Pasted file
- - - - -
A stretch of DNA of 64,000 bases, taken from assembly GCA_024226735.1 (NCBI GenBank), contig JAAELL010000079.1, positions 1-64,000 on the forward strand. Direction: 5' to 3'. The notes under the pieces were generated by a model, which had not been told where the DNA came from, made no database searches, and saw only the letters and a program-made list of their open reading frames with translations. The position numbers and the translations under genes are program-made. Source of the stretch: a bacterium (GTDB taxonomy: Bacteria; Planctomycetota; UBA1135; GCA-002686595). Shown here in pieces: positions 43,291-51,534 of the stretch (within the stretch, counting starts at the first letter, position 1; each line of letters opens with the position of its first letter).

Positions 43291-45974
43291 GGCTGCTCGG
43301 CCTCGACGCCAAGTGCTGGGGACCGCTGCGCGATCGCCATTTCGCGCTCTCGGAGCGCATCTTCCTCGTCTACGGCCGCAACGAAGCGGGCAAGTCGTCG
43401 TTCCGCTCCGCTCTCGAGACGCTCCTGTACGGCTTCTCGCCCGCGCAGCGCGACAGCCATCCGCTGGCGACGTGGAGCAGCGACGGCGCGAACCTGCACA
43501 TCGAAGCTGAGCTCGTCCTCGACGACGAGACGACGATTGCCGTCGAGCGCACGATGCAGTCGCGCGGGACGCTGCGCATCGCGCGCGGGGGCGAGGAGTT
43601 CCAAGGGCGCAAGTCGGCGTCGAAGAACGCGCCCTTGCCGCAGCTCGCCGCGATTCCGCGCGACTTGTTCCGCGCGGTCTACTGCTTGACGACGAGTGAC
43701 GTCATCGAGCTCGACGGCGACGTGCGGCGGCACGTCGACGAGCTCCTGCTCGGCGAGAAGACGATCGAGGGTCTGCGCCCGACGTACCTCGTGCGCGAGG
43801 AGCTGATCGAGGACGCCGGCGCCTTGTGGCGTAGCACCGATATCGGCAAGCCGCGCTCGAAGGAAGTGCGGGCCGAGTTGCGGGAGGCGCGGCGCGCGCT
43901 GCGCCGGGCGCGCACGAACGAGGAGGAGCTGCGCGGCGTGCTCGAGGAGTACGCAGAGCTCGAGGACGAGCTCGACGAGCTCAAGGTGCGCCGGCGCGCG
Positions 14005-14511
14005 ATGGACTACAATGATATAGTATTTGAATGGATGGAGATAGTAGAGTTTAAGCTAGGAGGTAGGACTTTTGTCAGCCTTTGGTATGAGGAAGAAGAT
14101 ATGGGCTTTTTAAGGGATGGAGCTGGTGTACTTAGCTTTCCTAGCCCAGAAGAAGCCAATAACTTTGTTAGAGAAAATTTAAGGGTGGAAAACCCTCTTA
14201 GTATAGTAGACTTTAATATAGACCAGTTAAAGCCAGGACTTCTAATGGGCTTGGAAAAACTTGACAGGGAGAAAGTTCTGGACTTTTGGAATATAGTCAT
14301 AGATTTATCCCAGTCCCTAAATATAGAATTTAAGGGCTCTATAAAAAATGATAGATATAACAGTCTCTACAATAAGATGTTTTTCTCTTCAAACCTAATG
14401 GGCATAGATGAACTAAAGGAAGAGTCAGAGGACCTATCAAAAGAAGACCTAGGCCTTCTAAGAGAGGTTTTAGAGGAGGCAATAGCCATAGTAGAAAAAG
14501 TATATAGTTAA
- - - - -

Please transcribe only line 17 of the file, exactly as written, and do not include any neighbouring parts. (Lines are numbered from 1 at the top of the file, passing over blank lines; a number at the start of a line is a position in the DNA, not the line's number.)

14501 TATATAGTTAA